What brings you back to the UAE so often?
I really like Dubai as a place. It’s a cool place to play, the crowd are really open and easy. Electronic music requires a lot from audiences and in Dubai I find them very responsive.
You’ve won more awards than any other DJ – do you know what’s the secret of your ongoing appeal?
Electronic music has taken itself from [being] a small subculture to the [most] popular music in the world in the last 20 years. I think my audience appreciate that I’m not playing the next trend because it’s a trend; I’m trying to do electronic music in my own way. I interact with the audience and together we make for a great electronic night out.
How much of your set changes each night?
The major elements are composed but I establish everything live on the spot. It’s not about the right track at the right time; it’s about the right elements at the right time.
When did you decide you had outgrown the label of playing ‘trance’?
I never was a trance DJ, and if you compare to me the guys that are happy with that label my music is very different. You find elements from all genres of electronic music in what I do and this is what makes it interesting. Focusing on just one part is very boring.
But surely electronic music has been diluted by all this commercial amalgamation…
I don’t really call that electronic music, I call it ‘danceable-sounding pop music’. Some of these younger artists, they just feel the moment, they want to be rich and famous. This is one of the reasons they all sound the same; they’re not feeling, there’s nothing new, they’re copying something that’s already been done. There’s hardly any of these new guys that are outstanding. But I still think electronic music is the most creative and expressive art form.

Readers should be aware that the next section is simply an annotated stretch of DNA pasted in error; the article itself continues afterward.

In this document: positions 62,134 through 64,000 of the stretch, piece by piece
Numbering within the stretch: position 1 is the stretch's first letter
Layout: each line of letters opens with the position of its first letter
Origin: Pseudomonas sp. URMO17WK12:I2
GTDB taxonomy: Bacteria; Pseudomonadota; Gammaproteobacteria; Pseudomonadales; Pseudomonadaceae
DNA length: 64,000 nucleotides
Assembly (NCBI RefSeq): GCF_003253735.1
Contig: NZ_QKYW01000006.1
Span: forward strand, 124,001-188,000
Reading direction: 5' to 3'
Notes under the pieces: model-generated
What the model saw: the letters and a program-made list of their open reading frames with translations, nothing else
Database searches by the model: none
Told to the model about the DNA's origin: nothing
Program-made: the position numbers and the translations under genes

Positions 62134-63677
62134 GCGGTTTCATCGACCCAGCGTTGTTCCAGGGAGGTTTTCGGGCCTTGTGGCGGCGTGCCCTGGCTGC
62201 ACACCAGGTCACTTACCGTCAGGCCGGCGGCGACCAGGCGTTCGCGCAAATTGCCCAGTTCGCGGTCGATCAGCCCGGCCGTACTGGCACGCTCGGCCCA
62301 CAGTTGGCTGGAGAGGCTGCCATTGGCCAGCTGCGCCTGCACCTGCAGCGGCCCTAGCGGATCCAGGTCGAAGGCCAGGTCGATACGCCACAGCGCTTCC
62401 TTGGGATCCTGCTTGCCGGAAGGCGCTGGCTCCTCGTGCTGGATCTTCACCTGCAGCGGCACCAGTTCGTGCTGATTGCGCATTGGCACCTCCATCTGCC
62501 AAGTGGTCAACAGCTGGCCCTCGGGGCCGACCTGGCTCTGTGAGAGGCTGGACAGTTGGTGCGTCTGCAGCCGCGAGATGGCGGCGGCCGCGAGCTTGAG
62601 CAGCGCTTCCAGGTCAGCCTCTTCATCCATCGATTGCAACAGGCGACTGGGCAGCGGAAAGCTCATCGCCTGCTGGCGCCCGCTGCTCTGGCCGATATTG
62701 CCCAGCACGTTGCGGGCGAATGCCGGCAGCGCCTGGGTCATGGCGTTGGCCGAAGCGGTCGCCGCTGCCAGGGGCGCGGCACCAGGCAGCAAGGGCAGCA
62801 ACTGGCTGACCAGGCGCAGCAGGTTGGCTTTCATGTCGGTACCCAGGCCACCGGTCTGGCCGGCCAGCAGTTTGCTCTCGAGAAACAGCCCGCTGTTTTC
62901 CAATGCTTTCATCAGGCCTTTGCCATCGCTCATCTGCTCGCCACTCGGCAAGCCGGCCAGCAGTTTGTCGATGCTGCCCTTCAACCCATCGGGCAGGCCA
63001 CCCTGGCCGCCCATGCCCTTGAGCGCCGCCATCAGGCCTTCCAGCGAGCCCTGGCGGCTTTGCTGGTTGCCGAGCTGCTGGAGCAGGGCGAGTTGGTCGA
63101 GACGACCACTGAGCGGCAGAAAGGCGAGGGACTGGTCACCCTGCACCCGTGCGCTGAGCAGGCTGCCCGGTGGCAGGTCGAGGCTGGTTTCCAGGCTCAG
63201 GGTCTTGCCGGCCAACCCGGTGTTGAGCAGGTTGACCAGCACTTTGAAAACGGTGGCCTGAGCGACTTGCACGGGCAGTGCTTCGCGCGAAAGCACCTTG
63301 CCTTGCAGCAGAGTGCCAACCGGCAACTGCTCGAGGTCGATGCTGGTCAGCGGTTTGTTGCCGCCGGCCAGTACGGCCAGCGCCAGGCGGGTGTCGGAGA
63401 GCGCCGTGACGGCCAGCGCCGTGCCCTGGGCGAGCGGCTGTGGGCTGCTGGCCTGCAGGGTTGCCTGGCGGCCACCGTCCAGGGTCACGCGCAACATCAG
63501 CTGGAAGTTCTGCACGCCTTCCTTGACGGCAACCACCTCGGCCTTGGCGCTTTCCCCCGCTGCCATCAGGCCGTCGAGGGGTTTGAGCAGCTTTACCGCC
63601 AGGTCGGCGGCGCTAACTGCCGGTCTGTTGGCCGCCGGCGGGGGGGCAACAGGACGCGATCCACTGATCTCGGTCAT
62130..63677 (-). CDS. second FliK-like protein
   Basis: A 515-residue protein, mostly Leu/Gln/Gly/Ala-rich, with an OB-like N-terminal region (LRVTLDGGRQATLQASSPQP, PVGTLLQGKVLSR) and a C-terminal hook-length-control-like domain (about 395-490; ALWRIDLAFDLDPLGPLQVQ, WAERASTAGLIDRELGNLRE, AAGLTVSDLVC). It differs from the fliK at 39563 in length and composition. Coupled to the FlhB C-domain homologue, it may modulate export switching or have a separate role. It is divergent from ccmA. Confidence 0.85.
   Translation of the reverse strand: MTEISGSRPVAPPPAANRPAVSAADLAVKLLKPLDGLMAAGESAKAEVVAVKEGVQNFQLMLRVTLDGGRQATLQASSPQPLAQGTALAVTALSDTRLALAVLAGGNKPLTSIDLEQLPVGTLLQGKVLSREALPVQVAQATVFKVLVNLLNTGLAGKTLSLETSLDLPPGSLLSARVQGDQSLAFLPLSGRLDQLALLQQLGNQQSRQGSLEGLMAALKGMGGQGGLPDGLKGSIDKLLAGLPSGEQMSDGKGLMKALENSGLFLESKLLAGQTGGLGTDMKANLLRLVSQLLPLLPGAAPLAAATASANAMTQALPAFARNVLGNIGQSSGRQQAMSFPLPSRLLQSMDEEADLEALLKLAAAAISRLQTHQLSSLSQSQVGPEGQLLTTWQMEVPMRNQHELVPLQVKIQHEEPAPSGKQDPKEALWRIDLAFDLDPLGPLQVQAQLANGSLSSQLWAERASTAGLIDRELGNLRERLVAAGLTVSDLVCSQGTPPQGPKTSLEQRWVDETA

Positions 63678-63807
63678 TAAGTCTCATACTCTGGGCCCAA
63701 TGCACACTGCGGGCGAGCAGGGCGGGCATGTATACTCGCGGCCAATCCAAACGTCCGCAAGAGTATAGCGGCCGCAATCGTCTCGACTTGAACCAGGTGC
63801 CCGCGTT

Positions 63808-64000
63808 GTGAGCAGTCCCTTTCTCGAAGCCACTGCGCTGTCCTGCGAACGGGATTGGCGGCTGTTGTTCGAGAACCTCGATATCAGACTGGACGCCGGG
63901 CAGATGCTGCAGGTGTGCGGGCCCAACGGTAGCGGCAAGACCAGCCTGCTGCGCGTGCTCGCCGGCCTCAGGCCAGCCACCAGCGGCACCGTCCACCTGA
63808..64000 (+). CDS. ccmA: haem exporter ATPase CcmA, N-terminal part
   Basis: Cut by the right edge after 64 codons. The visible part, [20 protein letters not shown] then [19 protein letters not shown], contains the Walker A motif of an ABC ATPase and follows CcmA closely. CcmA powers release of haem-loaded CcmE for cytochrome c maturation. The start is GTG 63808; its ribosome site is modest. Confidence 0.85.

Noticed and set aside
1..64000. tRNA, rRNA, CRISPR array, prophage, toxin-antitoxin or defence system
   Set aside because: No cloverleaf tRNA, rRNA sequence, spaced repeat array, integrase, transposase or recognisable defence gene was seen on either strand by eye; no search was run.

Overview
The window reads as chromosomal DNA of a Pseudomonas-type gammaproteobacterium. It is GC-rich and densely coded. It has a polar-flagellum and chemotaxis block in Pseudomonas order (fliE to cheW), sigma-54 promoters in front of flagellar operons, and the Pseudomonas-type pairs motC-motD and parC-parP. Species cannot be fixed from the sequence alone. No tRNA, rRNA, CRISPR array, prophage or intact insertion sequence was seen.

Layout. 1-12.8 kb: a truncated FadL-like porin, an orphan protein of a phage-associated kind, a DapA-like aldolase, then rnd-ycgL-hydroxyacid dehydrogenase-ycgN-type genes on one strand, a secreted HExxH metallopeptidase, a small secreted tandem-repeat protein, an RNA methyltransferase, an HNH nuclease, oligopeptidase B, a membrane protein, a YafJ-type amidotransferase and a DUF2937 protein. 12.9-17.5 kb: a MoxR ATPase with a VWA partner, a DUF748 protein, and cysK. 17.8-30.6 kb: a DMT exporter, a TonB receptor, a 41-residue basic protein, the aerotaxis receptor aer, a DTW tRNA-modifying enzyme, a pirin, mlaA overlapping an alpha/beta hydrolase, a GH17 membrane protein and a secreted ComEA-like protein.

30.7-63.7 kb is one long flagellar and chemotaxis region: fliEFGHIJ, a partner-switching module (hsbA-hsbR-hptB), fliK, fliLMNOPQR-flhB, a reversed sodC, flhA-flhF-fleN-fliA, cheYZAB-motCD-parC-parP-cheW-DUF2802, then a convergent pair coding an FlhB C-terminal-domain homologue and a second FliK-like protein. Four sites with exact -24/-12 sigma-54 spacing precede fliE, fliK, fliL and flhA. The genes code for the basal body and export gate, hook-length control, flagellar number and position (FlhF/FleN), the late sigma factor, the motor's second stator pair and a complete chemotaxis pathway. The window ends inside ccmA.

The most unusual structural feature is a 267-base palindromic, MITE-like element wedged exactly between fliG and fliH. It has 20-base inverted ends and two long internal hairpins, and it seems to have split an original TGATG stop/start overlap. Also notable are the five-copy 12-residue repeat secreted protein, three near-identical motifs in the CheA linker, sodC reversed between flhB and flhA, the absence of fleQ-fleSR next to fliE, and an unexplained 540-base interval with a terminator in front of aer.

How long do you think it can it stay on top?
It always will be for me. There will always be something new and interesting. A guitar will always sound like a guitar. You can’t manipulate it. If you take a synthetic bass sound you can discover many things, there’s endless possibilities.
You’re known for your political activity – can music have any real effect on the world?
The popularity I’ve enjoyed because of my music enables me to be outspoken about things [I care about] and may enable me to inspire people to go ahead and do things. I really believe democracy is the best chance we have on the planet, but it’s not perfect and we all have to be part of it. If you can do something in your own neighbourhood to help somebody, you should.
Paul van Dyk plays Peppermint Experience’s 8th Anniversary at World Trade Centre on Friday June 1, 9pm-3am. Tickets Dhs150 from www.timeouttickets.com